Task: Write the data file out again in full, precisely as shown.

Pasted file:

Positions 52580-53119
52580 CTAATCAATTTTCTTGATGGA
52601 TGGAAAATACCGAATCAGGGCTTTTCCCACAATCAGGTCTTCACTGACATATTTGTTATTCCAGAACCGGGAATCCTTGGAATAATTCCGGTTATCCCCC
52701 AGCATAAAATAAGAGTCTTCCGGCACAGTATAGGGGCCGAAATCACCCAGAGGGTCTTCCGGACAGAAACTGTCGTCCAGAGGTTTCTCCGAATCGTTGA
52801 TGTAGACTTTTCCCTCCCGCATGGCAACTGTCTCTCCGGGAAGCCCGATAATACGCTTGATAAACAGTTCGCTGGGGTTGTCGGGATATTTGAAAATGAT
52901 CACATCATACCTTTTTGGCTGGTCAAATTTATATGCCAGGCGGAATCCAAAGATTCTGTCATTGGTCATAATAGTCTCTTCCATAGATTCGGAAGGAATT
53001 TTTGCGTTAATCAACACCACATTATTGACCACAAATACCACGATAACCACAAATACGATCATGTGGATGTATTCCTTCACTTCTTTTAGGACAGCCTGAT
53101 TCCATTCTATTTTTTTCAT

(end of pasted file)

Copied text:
Positions 52580-53119
52580 CTAATCAATTTTCTTGATGGA
52601 TGGAAAATACCGAATCAGGGCTTTTCCCACAATCAGGTCTTCACTGACATATTTGTTATTCCAGAACCGGGAATCCTTGGAATAATTCCGGTTATCCCCC
52701 AGCATAAAATAAGAGTCTTCCGGCACAGTATAGGGGCCGAAATCACCCAGAGGGTCTTCCGGACAGAAACTGTCGTCCAGAGGTTTCTCCGAATCGTTGA
52801 TGTAGACTTTTCCCTCCCGCATGGCAACTGTCTCTCCGGGAAGCCCGATAATACGCTTGATAAACAGTTCGCTGGGGTTGTCGGGATATTTGAAAATGAT
52901 CACATCATACCTTTTTGGCTGGTCAAATTTATATGCCAGGCGGAATCCAAAGATTCTGTCATTGGTCATAATAGTCTCTTCCATAGATTCGGAAGGAATT
53001 TTTGCGTTAATCAACACCACATTATTGACCACAAATACCACGATAACCACAAATACGATCATGTGGATGTATTCCTTCACTTCTTTTAGGACAGCCTGAT
53101 TCCATTCTATTTTTTTCAT